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Acanthophis sp.

Case reports

Papua New Guinea

Lalloo et al. 1996: 32 Acanthophis sp. bites.Identiication: immunological 32/32, morphological 1/32. 18/32 had signs of envenoming.

Campbell 1966: 15 "A. antarcticus" bites (according to present criteria not clearly identifiable taxonomically: A. antarcticus, A. praelongus, A. laevis or A. rugosus? → Acanthophis sp.); identification: morphological 8/15; by the patient or his employer 5/15; according to the patient's description and clinical criteria 2/15.

Currie et al. 1988: 1 Acanthophis sp. bite; identification: snake killed by villagers.

Curriet et al. 1990: 2 Acanthophis sp. bites; identification: recognition from photographs 1/1, clinical picture.

Hudson 1988: 1 A. antarcticus bite (according to present criteria not clearly identifiable taxonomically: A. antarcticus, A. praelongus, A. laevis or A. rugosus? → Acanthophis sp.); identification: morphological.

White 1987a, 1992: 12 Acanthophis sp. bites; identification: all victims were snake owners.

Signs & symptoms

Autopharmacological effects

Vomiting 5/18 (Lalloo et al. 1996).

Local effects

Swelling at bite site 0/18, lymph node pain 12/18, tender enlarged lymph nodes 11/18 (Lalloo et al. 1996).

Local pain 5/15, minor local oedema 4/15. Painful enlargement of regional lymph nodes 9/15 (however, this sign not present in one of the patients with the most severe envenoming) (Campbell 1966).

Local pain and minor local swelling in several patients (White 1987a, 1992).

Haematotoxic effects

0/18 incoagulable blood (Lalloo et al. 1996).

Neurological effects

Ptosis 17/18, ophthalmoplegia 10/18, diminished hand grip 5/18, equired intubation 5/18, required ventilation 5/18,  (Lalloo et al. 1996).

Ptosis 3/15, severe generalised paralysis including paralysis of the respiratory musculature and respiratory insufficiency 1/14 and respiratory failure 1/15 (Campbell 1966, Currie et al. 1988, 1990, Hudson 1988).

Ptosis and incomplete ophthalmoplegia 1/12 (White 1987a, 1992).

Case fatality rate/Mortality

In untreated cases 15% (Campbell 1966).



As long as the neurotoxic effects of the venom can be treated adequately, there should be no long-term damage.

Laboratory and physical investigations

1. Haemostasis

No haemostatic defects: 6 patients investigated had normal haemostatic parameters (Campbell 1966).

2. Leucocytes
Leucocytosis (10,000/mm3) in 3/6 patients investigated (Campbell 1966).

The serum of a patient in Papua New Guinea bitten by Acanthophis antarcticus gave positive results for Acanthophis and Notechis scutatus (Notechis scutatus does not occur in Papua New Guinea!) with the  'CSL Venom detection kit' (Currie et al. 1988).

First aid

The compression-immobilisation method is recommended. This type of bandage was removed in one patient, and 3 hours later, i.e. 24 hours after the bite, systemic signs of envenoming appeared (vomiting, ptosis, dysphagia, dysphonia, dyspnoea) (Currie et al. 1988). This shows how important it is to leave a compression-immobilisation bandage in place until all necessary preparations for treatment have been made.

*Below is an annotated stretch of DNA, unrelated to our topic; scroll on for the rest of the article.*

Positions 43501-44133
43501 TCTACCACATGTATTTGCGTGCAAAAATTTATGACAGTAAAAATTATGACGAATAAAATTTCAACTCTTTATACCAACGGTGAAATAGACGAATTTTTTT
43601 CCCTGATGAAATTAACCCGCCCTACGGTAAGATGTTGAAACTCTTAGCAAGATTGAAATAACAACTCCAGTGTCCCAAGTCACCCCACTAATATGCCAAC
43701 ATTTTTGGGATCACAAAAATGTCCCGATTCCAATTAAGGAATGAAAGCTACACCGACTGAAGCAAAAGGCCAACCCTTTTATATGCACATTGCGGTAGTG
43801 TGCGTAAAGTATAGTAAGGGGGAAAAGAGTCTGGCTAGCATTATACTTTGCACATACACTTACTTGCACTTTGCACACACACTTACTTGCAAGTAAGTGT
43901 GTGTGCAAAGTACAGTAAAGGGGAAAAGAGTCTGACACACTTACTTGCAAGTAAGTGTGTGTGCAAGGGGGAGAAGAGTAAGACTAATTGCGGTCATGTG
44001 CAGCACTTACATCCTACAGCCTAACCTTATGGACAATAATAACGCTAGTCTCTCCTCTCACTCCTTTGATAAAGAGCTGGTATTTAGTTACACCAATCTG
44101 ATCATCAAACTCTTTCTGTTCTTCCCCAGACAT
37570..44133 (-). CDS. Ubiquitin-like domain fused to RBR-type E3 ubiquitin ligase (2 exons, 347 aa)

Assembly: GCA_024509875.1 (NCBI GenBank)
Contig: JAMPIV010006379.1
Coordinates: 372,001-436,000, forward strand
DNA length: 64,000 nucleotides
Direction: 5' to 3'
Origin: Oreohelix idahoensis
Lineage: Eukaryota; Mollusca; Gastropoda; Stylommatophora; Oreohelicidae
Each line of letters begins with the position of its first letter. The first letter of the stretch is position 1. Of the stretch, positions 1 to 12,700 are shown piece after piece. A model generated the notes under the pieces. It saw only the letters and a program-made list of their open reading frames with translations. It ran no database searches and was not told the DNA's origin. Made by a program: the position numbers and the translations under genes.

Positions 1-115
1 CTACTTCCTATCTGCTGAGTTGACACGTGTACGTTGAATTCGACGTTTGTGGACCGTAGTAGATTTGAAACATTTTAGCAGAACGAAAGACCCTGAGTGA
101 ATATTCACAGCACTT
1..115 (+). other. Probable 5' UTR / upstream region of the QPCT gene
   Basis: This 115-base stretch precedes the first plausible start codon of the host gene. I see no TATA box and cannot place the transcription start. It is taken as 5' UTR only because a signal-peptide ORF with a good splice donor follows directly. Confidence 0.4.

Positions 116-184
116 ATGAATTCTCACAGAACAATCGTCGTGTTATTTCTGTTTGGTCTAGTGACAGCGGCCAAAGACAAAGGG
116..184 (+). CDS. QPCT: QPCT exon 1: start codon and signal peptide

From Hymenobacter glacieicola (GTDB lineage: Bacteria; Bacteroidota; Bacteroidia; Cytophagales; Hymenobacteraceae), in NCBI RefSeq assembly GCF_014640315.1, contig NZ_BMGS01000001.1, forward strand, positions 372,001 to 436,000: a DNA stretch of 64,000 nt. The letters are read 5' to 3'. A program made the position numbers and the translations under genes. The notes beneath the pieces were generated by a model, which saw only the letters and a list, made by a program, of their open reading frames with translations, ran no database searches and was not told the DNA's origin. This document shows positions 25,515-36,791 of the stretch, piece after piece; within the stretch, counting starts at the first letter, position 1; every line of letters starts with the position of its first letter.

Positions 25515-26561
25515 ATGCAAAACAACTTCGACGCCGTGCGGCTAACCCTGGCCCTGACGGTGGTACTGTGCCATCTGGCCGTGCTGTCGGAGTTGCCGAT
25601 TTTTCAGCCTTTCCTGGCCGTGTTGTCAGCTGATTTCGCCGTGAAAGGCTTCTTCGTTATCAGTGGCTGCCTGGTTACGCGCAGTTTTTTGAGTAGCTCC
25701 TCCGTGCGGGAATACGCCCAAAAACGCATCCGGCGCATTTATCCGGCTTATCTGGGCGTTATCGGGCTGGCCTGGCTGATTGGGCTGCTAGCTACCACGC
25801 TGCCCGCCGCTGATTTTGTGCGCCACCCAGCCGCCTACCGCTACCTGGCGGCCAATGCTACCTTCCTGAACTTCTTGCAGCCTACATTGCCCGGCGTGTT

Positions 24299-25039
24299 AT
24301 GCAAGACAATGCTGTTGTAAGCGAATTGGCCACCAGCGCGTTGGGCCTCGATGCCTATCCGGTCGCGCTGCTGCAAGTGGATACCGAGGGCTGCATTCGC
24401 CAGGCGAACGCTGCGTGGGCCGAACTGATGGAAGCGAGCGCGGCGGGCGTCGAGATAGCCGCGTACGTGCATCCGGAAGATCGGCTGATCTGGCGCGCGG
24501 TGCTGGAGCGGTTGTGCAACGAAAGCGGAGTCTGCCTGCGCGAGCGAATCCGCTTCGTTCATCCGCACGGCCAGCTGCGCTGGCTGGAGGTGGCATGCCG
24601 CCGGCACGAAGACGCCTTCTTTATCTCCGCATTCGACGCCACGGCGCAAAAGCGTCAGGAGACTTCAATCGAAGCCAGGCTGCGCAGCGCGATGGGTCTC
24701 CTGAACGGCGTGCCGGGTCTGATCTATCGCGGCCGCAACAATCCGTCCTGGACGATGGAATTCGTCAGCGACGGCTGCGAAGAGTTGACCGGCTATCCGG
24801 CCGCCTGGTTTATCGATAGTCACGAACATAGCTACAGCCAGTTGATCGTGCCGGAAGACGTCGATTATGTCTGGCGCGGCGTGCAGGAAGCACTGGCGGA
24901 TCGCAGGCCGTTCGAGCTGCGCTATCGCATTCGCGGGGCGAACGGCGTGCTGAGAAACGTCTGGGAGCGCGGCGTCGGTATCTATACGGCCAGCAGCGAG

Treatment (symptomatic)

  1. Endotracheal intubation and artificial respiration (Campbell 1966).
  2. Edrophonium (Tensilon®) and long-acting anticholinesterase agents (e.g. neostigmine methylsulphate):
    Following atropine sulphate (0.6 mg) i.v. and neostigmine methylsulphate (2.5 mg) i.v., reversal of the ptosis, dysphagia, dysarthria and dyspnoea within 5 min (Currie et al. 1988).

In one patient with complete bilateral ptosis, dysphagia and signs of paralysis of the extremities and respiratory musculature, all symptoms (with the exception of the bilateral ptosis) abated 2 h after the administration of 2 vials of Death adder antivenom, CSL. Symptoms improved quickly and obviously after 0.6 mg of atropine sulphate and 10 mg of edrophonium chloride, according to objective evaluation criteria (percentage of iris not covered by the upper lid, retraction of the upper lid measured in seconds) (Hudson 1988).

One patient with severe envenoming improved temporarily with atropine/neostigmine, but then had to be intubated and required artificial respiration. Lasting reversal of the signs of envenoming only occurred once a sufficient dose of antivenom had been administered. In contrast, a woman with mild envenoming (mild ptosis and dysarthria) experienced adequate improvement of her symptoms with neostigmine/atropine and did not require antivenom. It can thus be concluded that although neostigmine represents a useful adjuvant treatment in cases of severe envenoming, it is most probably not sufficient on its own to halt the progression of neurological symptoms. In cases of mild envenoming, in contrast, neostigmine treatment may suffice (Currie et al. 1990). 

Treatment (specific)

Death adder antivenom, CSL, Parkville, Australia.

Polyvalent (Australia-New Guinea), CSL, Parkville, Australia.

No controlled clinical studies are available. Details of efficacy of antivenom: Campbell 1966, Currie et al. 1990, Hudson 1988.
Indications for antivenom
Progressive neurotoxic symptoms of envenoming.
Very rapid and complete reversal of neurological symptoms, even when the antivenom was administered a number of hours after the bite (Campbell 1966, Currie et al. 1990, Hudson 1988, Lalloo et al. 1996).



The optimum management of bites by this species may include prompt treatment with both antivenom and anticholinesterase in addition to effective first aid (Lalloo et al. 1996).